DH: To take you back to the 1950’s, you were among others working on the first version of the monoamine hypothesis of depression, and one of the useful things observed at that time was that reserpine lowers amine levels and causes people to become depressed. Now, you took reserpine.   Can you describe the effects?

MS: It was one of the most miserable experiences in my whole life.  I was depressed, paranoid and aggressive for a month! I couldn’t breathe through my nose for a month. It really is a foul drug.  I know you have recently been promoting it, David.

DH: I am not promoting it but I am wondering if it did cause people to become clinically depressed.

MS: I can tell you from personal experience it does in some people.  I only had a small dose, half a milligram, I think, intravenously. A collaborator of mine, recently retired from being one of London’s coroners, took two milligrams, intravenously, and had to go to the hospital.  He was very, very ill.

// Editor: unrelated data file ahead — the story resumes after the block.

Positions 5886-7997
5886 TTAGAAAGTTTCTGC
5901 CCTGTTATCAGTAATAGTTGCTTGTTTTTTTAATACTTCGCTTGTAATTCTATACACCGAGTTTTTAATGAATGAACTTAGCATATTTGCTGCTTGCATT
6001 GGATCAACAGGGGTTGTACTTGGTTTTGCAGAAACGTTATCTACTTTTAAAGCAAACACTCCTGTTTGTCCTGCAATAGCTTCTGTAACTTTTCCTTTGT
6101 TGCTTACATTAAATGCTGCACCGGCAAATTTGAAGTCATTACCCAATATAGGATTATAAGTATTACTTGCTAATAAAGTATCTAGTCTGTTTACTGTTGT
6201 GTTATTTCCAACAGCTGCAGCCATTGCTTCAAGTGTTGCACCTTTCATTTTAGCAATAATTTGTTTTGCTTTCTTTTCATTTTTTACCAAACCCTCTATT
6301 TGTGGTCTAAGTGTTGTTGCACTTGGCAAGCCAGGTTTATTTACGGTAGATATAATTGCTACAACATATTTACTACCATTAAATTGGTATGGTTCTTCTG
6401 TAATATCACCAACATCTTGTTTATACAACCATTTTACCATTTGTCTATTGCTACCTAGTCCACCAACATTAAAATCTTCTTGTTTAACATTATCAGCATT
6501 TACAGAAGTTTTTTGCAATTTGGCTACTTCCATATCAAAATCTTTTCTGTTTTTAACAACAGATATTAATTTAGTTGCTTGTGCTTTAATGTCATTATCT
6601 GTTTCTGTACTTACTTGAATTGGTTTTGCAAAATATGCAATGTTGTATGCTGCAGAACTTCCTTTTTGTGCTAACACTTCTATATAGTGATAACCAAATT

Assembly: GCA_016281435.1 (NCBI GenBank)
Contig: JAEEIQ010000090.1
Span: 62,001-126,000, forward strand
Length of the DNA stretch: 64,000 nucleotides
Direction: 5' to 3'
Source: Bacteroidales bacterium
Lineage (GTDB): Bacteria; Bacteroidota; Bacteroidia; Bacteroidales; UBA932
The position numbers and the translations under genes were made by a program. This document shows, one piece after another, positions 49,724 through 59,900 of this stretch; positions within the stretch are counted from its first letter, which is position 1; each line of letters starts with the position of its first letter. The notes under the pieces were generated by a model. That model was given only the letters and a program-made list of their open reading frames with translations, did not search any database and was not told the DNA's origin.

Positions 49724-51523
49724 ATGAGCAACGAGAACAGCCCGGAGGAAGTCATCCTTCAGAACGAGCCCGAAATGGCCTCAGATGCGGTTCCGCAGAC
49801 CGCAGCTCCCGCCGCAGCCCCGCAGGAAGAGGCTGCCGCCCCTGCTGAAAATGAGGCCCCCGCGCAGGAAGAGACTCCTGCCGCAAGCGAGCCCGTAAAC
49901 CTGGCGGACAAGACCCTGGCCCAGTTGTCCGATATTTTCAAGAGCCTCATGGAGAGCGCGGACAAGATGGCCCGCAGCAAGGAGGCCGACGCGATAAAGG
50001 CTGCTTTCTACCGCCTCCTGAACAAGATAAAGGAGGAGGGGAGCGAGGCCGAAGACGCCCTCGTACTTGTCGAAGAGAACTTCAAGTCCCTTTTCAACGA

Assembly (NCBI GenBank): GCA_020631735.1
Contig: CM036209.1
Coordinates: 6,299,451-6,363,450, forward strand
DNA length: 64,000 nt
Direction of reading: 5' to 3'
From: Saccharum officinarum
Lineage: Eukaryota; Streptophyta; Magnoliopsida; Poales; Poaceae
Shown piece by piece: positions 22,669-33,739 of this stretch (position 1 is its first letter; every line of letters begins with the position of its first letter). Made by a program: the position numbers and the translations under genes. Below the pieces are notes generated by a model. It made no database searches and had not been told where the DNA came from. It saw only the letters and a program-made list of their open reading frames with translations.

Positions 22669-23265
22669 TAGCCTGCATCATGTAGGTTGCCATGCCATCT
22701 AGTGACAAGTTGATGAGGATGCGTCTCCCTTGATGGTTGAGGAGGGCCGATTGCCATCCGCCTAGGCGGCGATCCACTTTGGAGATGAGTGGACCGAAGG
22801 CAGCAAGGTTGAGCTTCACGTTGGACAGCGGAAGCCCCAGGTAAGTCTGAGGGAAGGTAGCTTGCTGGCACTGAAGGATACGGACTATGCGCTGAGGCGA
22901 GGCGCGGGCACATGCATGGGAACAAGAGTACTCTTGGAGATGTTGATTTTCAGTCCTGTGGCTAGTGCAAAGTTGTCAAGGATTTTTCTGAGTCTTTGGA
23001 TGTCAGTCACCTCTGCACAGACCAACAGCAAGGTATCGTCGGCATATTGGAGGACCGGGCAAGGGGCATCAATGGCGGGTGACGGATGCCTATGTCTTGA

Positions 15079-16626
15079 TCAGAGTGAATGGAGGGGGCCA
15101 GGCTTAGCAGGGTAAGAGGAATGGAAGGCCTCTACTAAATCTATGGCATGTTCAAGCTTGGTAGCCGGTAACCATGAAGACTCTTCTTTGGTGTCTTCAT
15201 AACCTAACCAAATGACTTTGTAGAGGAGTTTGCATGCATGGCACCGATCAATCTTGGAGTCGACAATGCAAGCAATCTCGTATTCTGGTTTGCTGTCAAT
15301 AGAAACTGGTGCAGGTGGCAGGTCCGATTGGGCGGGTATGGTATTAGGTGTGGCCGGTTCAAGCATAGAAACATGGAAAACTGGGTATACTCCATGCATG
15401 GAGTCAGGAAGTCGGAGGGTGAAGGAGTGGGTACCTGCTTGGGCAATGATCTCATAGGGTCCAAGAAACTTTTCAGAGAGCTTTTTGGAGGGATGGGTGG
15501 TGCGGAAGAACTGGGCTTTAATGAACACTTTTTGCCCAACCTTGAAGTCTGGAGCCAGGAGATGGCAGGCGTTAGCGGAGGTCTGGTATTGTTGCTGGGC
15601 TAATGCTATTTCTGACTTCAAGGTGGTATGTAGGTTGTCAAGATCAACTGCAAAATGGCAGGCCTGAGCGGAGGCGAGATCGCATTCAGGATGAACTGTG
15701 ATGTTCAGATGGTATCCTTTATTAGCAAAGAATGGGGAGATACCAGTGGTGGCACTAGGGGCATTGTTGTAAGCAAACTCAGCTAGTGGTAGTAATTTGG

DH: Why did he have to take two milligrams, intravenously?

MS: We were crazy!  We all did this sort of things. It is a grand tradition trying out things on yourself.  It’s come to a halt now, thank God.

DH: Do you still think it’s important for people working in the drug field to try compounds to appreciate what the issues are?

MS: I don’t know. Our reserpine experiment stemmed from trying to test one of Irv Kopin’s hypotheses on compartmentation of catecholamines and that sort of thing.  We published a paper or two out of our own discomfort! Ethical committees didn’t exist then but we don’t do it now.  Paul Ehrlich tried everything on himself didn’t he? It was a grand tradition.

DH: You used to go to Russia and you had links with Moscow and St. Petersburg.  Can you tell me how this all happened?  How were the links developed?